Yesterday saw the broadcast of the first of the Dad’s Army: The Lost Episodes. Using a new cast, episodes of the classic BBC sitcom missing from the archives have been recreated. Could the same method be used for Doctor Who?

As with a large proportion of BBC programming from that era, Dad’s Army is a television show which suffered from the junking of recordings. Of the 80 transmitted episodes, only three remain lost from the archives, plus two Christmas sketches. The scripts of the three lost episodes, plus versions adapted for radio broadcast, do however exist. UKTV and Mercury Productions have used this material and recreated these episodes. August 25th 2019 saw the first of these episodes broadcast on GOLD in the UK. So could a similar thing happen for missing Doctor Who episodes?

The Cast

It seems quite a while ago now that we were treated to the triumph that was ‘An Adventure in Space and Time‘. This docu-drama required the re-casting of the various TARDIS crews from the 1960’s. David Bradley also reprised his role as William Hartnell/The First Doctor in ‘Twice Upon a Time‘. His other co-stars from ‘An Adventure in Space and Time‘, Jamie Glover (Ian Chesterton), Jemma Powell (Barbara Wright) and Claudia Grant (Susan), have also returned to those roles for Big Finish audios. With an established cast, who have had the opportunity to become accustomed to their characters, these actors seem the logical choice. With a potential cast in place it is simply a matter of remounting the production. Simple eh?

Second Doctor Patrick Troughton - Doctor Who - The Power of the Daleks Animation (c) BBC
Second Doctor Patrick Troughton – Doctor Who – The Power of the Daleks Animation (c) BBC

Live Action versus Animation

Animation has largely been the preferred method for retelling lost stories. It had also been used to recreate the Dad’s Army episode ‘A Stripe for Frazer‘. However, this process can take a lengthy period of time. The classic Doctor Who story ‘Marco Polo‘ for instance has seven episodes and 20 different characters plus multiple locations and therefore scenery to animate. Of course, mounting a recreation of these episodes will be costly but an episode could be filmed, as it was back in the 1960’s, relatively quickly. The benefit of animation is that it utilises the original audio and therefore the voices of the original cast. Both are effective methods of telling stories and ultimately it may simply boil down to cost.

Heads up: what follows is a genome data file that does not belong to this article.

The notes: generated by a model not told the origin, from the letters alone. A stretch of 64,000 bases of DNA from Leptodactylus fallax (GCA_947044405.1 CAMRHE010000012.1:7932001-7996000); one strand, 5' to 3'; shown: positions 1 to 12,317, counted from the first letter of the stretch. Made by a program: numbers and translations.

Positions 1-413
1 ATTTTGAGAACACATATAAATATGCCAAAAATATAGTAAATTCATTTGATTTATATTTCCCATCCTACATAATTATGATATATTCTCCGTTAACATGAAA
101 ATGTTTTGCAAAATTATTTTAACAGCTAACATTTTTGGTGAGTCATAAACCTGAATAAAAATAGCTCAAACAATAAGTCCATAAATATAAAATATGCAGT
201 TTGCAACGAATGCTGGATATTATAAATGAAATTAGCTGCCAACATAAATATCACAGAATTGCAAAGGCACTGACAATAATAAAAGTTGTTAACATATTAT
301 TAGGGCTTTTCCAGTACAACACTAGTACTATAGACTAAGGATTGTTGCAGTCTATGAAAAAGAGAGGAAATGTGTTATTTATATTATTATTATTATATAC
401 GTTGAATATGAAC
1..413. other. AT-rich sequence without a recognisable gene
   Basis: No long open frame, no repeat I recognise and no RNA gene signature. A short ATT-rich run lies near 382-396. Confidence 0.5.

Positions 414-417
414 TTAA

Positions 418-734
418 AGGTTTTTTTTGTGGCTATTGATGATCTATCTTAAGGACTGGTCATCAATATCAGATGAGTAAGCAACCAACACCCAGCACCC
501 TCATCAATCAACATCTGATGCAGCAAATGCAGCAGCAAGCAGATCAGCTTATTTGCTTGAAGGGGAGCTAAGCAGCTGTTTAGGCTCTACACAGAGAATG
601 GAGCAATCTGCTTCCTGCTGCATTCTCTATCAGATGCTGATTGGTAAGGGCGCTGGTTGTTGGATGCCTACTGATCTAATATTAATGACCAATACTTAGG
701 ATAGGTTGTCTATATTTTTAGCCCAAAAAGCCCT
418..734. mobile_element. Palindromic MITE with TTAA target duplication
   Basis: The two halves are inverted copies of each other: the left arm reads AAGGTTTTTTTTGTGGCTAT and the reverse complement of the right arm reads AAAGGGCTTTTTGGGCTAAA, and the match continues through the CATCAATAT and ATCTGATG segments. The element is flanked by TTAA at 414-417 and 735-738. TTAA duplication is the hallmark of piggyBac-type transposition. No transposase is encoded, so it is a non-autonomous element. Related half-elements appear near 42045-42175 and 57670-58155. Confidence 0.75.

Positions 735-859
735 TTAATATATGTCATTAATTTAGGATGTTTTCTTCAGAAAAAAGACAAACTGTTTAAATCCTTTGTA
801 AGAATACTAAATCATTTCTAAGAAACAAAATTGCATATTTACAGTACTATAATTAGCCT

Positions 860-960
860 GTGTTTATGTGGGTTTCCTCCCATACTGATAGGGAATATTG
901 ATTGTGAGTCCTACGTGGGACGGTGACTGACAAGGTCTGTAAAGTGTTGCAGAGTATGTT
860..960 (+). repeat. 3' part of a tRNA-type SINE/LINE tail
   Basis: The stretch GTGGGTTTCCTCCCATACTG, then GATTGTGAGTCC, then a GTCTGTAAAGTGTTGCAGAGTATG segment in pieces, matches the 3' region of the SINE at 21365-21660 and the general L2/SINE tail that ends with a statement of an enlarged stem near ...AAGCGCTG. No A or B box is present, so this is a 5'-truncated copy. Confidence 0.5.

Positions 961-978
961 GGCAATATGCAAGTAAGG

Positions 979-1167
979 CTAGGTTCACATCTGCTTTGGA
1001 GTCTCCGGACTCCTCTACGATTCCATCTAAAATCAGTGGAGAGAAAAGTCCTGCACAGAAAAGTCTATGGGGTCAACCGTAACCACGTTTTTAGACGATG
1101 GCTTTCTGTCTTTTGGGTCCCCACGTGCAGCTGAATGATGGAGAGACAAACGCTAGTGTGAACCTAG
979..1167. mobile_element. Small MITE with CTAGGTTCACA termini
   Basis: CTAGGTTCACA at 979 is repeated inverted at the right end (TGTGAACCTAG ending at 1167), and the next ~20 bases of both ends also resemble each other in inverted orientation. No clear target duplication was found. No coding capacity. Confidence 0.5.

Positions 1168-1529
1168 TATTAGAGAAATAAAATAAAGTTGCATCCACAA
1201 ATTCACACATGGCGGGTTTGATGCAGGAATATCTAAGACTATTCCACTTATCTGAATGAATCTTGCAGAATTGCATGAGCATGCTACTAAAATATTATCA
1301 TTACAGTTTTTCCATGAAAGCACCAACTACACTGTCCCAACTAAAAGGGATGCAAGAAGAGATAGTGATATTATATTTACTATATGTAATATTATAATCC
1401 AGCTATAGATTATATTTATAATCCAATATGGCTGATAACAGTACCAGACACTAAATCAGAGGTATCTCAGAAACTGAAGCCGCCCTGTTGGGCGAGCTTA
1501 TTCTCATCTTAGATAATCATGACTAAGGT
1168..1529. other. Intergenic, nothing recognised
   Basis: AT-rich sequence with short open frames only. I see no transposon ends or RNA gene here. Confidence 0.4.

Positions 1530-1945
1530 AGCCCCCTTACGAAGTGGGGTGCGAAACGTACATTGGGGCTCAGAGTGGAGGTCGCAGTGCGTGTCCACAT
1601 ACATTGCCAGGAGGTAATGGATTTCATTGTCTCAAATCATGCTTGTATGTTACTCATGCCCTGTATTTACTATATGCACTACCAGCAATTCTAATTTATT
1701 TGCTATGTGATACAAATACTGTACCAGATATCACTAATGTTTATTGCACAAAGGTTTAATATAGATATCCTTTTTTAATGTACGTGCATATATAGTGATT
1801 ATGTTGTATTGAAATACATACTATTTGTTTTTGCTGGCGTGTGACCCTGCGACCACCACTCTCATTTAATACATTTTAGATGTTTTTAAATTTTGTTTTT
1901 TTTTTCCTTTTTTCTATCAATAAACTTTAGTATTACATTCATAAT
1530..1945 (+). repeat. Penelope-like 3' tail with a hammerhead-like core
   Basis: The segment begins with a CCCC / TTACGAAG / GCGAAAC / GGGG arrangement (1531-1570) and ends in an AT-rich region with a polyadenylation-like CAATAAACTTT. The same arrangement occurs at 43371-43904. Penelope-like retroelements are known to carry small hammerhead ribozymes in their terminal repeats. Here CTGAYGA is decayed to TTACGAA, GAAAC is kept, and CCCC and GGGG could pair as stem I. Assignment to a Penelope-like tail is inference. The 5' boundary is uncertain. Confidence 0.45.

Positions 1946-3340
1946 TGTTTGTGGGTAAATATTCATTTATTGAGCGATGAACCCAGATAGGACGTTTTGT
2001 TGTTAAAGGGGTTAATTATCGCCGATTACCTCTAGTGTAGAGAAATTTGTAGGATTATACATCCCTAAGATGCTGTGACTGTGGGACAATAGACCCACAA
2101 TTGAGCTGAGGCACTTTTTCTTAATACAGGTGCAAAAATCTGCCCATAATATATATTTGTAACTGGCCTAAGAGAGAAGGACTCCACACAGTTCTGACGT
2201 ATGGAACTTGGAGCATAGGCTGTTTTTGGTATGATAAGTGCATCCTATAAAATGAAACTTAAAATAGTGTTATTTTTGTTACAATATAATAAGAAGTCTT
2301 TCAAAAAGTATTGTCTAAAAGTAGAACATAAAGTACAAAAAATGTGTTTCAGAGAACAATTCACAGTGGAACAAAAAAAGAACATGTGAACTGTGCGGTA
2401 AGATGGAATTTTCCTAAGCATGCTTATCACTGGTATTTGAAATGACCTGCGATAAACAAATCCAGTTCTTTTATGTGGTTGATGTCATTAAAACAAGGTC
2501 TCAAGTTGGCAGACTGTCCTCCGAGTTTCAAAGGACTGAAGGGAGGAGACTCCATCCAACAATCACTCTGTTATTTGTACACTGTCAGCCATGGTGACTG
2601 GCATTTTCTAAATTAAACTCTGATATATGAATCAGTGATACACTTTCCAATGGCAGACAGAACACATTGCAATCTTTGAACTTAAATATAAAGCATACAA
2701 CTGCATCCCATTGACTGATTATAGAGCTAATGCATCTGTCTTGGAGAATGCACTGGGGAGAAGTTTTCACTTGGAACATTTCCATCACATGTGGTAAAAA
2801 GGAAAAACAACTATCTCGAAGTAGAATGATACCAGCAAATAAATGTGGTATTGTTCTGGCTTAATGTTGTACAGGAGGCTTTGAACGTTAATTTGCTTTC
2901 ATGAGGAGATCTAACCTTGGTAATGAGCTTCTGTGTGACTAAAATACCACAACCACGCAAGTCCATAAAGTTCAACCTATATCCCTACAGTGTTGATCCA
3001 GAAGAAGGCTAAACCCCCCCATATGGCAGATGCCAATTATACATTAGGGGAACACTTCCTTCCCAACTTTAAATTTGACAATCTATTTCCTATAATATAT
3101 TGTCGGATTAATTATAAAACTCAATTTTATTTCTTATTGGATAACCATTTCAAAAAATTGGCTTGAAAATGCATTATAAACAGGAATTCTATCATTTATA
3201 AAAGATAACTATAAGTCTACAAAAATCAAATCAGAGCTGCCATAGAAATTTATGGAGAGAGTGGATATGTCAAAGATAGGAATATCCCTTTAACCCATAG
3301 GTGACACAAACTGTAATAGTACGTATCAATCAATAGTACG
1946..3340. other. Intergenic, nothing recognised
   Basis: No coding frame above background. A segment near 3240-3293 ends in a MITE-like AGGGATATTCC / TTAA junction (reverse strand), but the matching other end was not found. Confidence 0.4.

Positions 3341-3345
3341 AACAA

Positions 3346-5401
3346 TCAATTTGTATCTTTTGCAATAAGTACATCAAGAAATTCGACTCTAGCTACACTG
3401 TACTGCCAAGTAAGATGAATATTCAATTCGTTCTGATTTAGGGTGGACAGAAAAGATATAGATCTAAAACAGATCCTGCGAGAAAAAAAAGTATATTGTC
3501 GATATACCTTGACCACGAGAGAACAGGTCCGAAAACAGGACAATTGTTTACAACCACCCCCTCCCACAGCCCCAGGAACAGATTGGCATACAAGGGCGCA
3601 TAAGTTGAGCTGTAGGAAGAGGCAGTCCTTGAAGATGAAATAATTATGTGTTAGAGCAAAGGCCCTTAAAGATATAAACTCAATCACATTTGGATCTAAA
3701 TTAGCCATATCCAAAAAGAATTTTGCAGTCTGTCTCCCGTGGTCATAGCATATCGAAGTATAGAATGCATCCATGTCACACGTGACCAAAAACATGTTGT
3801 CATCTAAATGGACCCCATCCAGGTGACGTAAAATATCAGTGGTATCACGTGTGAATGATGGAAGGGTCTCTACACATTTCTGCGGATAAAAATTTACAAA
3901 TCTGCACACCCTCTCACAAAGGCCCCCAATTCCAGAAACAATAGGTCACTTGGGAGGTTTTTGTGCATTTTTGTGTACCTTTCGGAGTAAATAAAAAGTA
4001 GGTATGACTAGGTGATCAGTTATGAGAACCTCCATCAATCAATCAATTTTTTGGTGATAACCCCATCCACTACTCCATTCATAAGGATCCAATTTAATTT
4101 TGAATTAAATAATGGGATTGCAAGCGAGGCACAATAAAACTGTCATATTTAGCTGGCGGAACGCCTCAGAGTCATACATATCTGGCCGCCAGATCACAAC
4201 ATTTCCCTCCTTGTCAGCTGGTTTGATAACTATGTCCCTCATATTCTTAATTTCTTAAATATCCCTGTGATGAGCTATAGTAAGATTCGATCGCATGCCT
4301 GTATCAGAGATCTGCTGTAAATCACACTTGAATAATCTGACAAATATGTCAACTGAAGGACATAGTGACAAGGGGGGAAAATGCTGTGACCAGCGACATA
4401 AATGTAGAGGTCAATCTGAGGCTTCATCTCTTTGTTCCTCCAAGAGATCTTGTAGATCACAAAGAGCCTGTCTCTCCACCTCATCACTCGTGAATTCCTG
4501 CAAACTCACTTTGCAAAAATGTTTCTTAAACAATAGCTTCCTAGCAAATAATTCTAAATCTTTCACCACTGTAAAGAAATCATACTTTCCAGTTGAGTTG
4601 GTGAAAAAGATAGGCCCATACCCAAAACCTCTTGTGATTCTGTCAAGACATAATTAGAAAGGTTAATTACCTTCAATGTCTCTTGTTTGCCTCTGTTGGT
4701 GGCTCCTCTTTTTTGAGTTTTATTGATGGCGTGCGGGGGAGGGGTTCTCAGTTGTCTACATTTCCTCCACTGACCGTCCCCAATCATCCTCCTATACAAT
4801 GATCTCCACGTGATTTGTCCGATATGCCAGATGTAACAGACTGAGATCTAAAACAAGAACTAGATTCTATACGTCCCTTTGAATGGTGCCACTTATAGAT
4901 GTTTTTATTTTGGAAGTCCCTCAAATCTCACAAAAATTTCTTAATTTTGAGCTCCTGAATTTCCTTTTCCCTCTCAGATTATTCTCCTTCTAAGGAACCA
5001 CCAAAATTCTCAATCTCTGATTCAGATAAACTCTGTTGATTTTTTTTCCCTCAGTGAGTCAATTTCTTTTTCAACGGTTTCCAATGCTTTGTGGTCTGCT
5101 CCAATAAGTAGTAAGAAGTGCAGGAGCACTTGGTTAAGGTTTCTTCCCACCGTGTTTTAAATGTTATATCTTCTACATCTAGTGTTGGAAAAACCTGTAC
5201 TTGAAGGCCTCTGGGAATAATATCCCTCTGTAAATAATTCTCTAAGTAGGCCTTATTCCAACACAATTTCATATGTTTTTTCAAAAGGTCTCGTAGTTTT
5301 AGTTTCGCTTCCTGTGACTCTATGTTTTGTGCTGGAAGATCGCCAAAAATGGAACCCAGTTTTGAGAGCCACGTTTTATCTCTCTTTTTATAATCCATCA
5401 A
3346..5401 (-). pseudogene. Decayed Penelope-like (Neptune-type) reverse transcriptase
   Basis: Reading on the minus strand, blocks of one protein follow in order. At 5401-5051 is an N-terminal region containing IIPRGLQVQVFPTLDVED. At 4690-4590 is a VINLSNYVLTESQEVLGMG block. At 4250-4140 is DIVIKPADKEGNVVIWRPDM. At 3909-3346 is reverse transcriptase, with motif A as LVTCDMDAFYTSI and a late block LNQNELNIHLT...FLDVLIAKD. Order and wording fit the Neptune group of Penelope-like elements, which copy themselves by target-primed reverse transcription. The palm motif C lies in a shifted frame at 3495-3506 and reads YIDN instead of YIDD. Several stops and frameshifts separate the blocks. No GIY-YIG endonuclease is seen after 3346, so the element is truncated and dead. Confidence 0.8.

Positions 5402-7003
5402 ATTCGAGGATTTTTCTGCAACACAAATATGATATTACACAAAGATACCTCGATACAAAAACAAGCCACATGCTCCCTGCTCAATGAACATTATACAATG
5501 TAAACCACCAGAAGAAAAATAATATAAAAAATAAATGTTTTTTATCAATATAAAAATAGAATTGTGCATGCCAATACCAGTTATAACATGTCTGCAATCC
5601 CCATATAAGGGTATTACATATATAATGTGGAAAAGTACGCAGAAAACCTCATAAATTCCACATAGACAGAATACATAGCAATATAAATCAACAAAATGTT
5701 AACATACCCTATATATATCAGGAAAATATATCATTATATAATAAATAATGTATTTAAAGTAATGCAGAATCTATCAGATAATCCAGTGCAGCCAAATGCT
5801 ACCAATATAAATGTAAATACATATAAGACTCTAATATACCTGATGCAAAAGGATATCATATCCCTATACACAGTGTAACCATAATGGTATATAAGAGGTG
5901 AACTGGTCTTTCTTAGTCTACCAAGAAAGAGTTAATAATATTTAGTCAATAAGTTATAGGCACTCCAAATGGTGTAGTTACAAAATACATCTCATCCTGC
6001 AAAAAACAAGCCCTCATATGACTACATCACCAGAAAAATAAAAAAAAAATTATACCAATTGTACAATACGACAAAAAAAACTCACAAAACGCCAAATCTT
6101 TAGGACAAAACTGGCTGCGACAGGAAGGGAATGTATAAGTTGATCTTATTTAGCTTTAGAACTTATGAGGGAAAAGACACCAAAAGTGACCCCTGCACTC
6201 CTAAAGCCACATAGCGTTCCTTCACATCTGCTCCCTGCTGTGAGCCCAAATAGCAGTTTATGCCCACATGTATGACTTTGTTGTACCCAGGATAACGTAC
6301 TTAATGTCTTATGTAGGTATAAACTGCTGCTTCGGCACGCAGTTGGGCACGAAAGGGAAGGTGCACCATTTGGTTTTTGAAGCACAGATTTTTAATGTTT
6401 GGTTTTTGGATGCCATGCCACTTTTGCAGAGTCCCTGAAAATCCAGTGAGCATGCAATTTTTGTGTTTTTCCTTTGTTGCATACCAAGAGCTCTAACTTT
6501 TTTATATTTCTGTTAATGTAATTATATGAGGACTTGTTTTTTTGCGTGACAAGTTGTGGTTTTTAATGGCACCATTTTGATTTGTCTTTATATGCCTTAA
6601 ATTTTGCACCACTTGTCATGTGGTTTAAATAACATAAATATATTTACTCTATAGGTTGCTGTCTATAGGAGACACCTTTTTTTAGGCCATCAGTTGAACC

The UCLan remount of Mission to the Unknown (c) UClan
The UCLan remount of Mission to the Unknown (c) UCLan

Recently students at the University of Central Lancashire remounted lost Doctor Who episode ‘Mission to the Unknown‘ so remounts are certainly achievable. These new ‘lost episodes’ of Dad’s Army also prove that. The Dad’s Army episode ‘The Loneliness of the Long Distance Walker‘ is an unquestionable triumph. It allows fans to enjoy the story, as it was originally written for the familiar characters, just with a slightly different cast in those roles. Dad’s Army: The Lost Episodes continues at 8pm on GOLD tonight and tomorrow evening.

What do you think? Are recreations of lost Doctor Who episodes something you would be interested in watching? Or do you prefer animation with the original audio? Let us know in the comments below.

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Assistant Director (uncredited) on Doctor Who episodes ‘Dark Water/Death in Heaven’, ‘Last Christmas’, 'The Return of Doctor Mysterio' and ‘Thin Ice’. A fan and collector since 6 years of age having watched Doctor Who repeats on BBC2. Equally enthusiastic about Torchwood and The Sarah Jane Adventures. Lucky enough to own original costumes worn by Freema Agyeman, John Barrowman and Elisabeth Sladen. Author of a book chronicling the history of Doctor Who exhibitions available now from Telos Publishing.


  1. Would the Paul McGann Doctor adventures be an interesting one though as well as remaking the lost episodes , after all he only got the one big adventure , im sure fans would love this .

  2. I would watch a remake of the original stories as I wasn’t around when they originally aired. And if it means they can do them more quicker and cost effective then I’m all for it.

  3. I’ve said in the past (and elsewhere) that The Daleks’ Master Plan would be an ideal piece for a big, multi-media remount. We obviously have the three existing episodes; using versions of the old Loose Cannon remounts that incorporate the existing footage would cover eps 1, 3 and 4; produce animated versions of 6, 8, 9, 11 and 12; and do a remount with a new cast of episode 7, which can also be broadcast alone.


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